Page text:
There’s the “top 40 percent” and “the bottom 60 percent,” says Dalio. And for those at the bottom, life is hard without a lot of hope.
“If you look at the economy of the bottom 60 percent, it is a miserable economy. Not only hasn’t it had growth and economic movement and so on, it has the highest rising death rates, it is the only place in the world where death rates are rising because of a combination of opiates, other drugs and suicides,” Dalio says.
Meanwhile, the most privileged at the top have a radically disproportionate amount of wealth. This article was posted on the cnbc.com Internet site at 11:51 a.m. EST on Tuesday — and I found it in yesterday’s edition of the King Report. Another link to it is here.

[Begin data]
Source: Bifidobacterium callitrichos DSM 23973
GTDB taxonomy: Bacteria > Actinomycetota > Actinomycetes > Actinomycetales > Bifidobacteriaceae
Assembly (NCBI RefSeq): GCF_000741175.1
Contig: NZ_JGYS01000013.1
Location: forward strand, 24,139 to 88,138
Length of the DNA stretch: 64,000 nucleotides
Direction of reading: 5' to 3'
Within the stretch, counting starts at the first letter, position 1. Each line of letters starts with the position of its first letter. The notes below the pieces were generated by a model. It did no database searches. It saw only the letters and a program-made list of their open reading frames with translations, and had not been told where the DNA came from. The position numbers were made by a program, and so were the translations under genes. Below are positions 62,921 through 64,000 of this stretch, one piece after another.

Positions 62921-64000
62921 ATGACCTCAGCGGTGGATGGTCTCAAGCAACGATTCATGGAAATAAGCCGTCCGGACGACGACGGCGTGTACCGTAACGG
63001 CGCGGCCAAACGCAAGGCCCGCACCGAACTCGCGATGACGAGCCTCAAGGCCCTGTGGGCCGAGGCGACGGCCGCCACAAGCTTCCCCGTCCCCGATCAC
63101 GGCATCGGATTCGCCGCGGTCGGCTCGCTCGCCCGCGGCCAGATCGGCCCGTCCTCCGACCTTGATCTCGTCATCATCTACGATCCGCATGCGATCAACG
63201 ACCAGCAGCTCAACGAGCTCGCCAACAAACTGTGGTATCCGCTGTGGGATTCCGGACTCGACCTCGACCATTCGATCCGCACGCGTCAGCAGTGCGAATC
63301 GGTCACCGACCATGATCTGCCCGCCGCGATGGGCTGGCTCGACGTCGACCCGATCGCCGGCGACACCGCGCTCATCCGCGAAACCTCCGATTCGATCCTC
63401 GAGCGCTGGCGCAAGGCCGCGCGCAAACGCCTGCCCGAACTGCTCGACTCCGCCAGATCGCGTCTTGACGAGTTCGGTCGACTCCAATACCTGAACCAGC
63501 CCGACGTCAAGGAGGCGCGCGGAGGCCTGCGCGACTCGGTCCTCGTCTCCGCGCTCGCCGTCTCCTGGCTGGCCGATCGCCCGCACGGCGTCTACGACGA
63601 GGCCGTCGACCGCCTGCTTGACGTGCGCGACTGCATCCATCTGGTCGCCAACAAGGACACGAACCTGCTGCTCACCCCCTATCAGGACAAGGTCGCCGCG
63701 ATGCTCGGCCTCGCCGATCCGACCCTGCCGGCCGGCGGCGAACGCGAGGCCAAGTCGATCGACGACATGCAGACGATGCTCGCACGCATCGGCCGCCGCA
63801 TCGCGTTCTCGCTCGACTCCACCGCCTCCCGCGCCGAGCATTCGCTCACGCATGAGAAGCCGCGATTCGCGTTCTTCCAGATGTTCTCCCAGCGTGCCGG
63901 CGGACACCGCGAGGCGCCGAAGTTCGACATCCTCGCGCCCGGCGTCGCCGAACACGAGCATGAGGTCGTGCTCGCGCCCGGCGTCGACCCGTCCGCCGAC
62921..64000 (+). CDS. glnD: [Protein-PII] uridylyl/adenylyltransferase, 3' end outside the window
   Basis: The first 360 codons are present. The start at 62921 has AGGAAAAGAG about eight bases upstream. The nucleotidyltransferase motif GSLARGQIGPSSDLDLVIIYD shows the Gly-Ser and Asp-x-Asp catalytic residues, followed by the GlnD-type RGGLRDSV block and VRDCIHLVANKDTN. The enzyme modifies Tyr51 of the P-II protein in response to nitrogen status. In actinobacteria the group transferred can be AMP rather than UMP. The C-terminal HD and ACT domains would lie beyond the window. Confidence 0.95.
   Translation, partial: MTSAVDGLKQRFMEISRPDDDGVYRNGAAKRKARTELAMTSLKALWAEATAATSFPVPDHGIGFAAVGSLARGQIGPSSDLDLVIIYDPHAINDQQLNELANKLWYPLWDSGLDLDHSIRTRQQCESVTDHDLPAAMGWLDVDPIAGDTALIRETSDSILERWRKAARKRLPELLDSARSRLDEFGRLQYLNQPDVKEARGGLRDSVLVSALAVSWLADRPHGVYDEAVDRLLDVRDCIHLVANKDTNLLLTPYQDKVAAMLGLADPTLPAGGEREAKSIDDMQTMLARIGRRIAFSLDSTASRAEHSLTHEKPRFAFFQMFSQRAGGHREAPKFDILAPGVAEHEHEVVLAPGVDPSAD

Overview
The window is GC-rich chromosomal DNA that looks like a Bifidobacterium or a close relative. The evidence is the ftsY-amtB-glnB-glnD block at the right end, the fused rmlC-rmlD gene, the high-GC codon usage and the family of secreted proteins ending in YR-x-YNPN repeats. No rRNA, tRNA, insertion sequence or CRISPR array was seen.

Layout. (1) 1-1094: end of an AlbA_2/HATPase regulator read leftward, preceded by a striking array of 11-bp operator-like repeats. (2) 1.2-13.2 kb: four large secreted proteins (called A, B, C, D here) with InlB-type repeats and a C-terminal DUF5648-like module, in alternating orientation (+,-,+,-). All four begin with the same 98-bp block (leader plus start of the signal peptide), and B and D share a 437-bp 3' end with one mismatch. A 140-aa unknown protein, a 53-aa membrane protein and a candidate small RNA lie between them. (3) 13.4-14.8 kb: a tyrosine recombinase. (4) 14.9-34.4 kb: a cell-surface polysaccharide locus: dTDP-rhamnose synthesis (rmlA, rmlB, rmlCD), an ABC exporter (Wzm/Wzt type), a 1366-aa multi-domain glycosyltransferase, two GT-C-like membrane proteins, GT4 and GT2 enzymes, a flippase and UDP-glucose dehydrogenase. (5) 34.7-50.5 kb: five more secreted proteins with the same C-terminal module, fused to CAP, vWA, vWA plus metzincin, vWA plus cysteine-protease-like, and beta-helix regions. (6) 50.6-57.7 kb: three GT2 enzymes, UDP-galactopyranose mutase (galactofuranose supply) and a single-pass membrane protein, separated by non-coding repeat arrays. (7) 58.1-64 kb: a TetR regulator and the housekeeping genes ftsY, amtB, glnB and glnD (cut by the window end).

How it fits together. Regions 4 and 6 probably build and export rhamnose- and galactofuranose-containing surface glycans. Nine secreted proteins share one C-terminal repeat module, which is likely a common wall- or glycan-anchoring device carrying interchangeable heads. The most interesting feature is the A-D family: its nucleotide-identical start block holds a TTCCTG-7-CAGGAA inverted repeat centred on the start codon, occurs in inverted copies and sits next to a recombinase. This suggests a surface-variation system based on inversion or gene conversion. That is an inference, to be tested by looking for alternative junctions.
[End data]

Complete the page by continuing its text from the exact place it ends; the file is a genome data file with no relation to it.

I’ve been writing from Australia recently, meeting with over 30 of the largest institutional investors and hedge funds in the country.
In addition to giving presentations to these investors about Fed policy and the potential for war in North Korea, I was able to learn quite a bit about their views on both developed and emerging markets.
Traveling to foreign countries and taking the local pulse gives you insights that you can’t get from the papers or TV. You can learn so much from private conversations over drinks or dinner. I then pass along these insights to my readers.
Meanwhile, even when I’m over 9,500 miles from Washington, D.C., it’s hard to escape the news that broke late last week. That news — which affects investors even here in Australia — is the appointment by President Trump of Jerome “Jay” Powell as new chairman of the Federal Reserve to replace Janet Yellen beginning next February.